(I could get on my soapbox about technology, social media and the premise that it all connects us more, but if that is the truth, how is loneliness an epidemic in this country?  Alas, I will save that for another post.)

Without judgment. Also, a very difficult concept to practice.  We have expectations of how we should act, how others should act, and what should happen. (By the way, how often does everything fall in line according to our plan? Ha!).  We are constantly comparing ourselves and our lives to others to see how we measure up. When our self-talk is negative and critical, we tend to think and speak negatively and critically about others.  So, without judgment “is opening to or receiving the present moment, pleasant or unpleasant, just as it is, without either clinging to it or rejecting it.” - Sylvia Boorstein.  This also pertains to not judging our thoughts or our emotions, but rather having an acceptance of them.  This does not mean we like the emotions or the thoughts, but we don’t fight against them or tell ourselves we “shouldn’t” be feeling a certain way or beat ourselves up for thinking a certain thought.   

 So how do we start practicing mindfulness?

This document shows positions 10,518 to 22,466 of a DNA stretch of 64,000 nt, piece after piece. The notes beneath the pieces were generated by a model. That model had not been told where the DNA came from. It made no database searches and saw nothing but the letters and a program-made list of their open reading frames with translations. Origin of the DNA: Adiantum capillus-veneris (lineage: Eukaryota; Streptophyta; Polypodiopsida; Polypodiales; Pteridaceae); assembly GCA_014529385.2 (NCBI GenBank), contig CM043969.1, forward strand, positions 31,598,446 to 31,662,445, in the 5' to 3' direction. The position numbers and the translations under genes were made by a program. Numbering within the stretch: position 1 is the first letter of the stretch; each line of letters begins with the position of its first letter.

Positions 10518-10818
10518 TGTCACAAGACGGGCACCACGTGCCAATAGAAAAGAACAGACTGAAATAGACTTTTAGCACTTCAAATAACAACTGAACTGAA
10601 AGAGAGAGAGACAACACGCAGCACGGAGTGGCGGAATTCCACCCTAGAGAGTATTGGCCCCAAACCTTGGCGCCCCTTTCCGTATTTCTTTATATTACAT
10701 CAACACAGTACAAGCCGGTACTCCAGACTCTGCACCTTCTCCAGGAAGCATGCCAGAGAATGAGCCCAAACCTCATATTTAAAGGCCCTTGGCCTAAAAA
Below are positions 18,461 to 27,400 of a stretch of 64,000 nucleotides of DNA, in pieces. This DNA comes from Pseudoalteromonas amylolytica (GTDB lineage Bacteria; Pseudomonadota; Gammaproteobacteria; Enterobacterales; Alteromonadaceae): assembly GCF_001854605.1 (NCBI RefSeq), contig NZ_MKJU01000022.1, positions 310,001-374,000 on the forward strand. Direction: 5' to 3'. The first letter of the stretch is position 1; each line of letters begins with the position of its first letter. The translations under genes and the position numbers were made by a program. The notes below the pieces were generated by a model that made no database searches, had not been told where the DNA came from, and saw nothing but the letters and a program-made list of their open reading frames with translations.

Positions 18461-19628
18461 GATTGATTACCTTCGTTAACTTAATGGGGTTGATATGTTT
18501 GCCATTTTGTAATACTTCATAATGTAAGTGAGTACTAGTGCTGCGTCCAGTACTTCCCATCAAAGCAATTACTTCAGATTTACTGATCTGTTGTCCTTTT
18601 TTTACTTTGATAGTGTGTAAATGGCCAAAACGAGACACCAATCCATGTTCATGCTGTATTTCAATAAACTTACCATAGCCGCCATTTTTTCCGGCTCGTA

My approach to teaching mindfulness to clients when they are first learning the skill is the idea of teaching your brain what to focus on.  For many, the idea of quiet meditation time is frightening because the barrage of thoughts and emotions floods them and it is the opposite of what they are seeking (peace, a quiet mind, pleasant experience).  The attentional capacity of our brain is like a computer processor.  There is a limit to what our brain can focus on at one time and it has to prioritize which tasks get more of the attention.  For example, when you started learning how to drive (a new skill), 100% of your attentional capacity was focused on the task. You had to think about switching your foot from the gas to the brake, which direction you flipped the turn signal to indicate left or right, and had to actively think about the rules of the road. There was little to no room for your brain to be thinking about anything else.  However, as you practiced driving and it became an automatic skill, it then required very little of your attentional capacity and your brain started performing on auto pilot (akin to a program running in the background on your computer). This leaves a lot of capacity for your brain to be thinking about other things while you drive, which is why many of us experience mild dissociation while we drive. Many, if not most, of our daily habits and routines are automatic, which means we can constantly be thinking about other things – hence increased anxiety, increased emotional distress, and constant chatter up there.